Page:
The Danish dark comedy Wild Men starts off strong, with some excellent situational humor and the promise of a twisty storyline, but after a while, one begins to wonder why it all matters. Entertaining moments are sprinkled throughout, but the film peaks early and plateaus for much of the rest of the runtime. Perhaps the best thing in play here is a great performance from Rasmus Bjerg, who does a great job with both the comedy and the action. Still, viewers will largely be left unfulfilled, wishing that the film had lived up to the untapped potential of the set-up.
Wild Men is currently seeking distribution.
Although the adjective gets thrown around a lot more frequently than it needs to be used, there is no better word to describe Elisabeth Vogler’s film Roaring 20’s than “pretentious”. Although the execution of the film as a one-take ensemble drama shot on the streets of Paris during the COVID-19 pandemic is certainly impressive, it often feels like the purpose of this film is merely to prove what Vogler was able to do. It’s gimmicky in all the wrong ways, with minimal story or character development and themes that are scattered at best. It’s a shame that Vogler couldn’t put her obvious talent to use on something more profound.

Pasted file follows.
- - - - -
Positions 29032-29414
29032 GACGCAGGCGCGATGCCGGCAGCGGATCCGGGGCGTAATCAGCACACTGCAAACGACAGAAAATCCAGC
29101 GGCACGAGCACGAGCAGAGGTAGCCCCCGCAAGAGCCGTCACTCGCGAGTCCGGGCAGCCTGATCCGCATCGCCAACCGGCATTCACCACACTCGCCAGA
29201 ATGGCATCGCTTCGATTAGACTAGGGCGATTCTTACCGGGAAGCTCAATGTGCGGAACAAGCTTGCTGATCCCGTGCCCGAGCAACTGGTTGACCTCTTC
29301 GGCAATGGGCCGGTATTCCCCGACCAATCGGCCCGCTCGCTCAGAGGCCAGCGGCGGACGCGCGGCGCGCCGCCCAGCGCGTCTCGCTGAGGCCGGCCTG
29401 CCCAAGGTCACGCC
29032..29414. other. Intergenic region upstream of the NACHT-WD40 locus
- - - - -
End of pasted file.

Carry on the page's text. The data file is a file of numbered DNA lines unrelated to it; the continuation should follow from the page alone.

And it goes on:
Roaring 20's is currently seeking distribution.
No Man of God
As long as audiences aren’t able to get enough true crime content, filmmakers will keep putting it out, and No Man of God is the latest film that will come and go in the genre. Strong performances from Luke Kirby and Elijah Wood keep this chamber piece about conversations between serial killer Ted Bundy and an FBI psychoanalyst from being entirely forgettable, but the whole affair is frighteningly one-note. The first two thirds are competent but largely dull, but once it gets to the climax, it starts to get outright bad with hokey and forced emotional beats.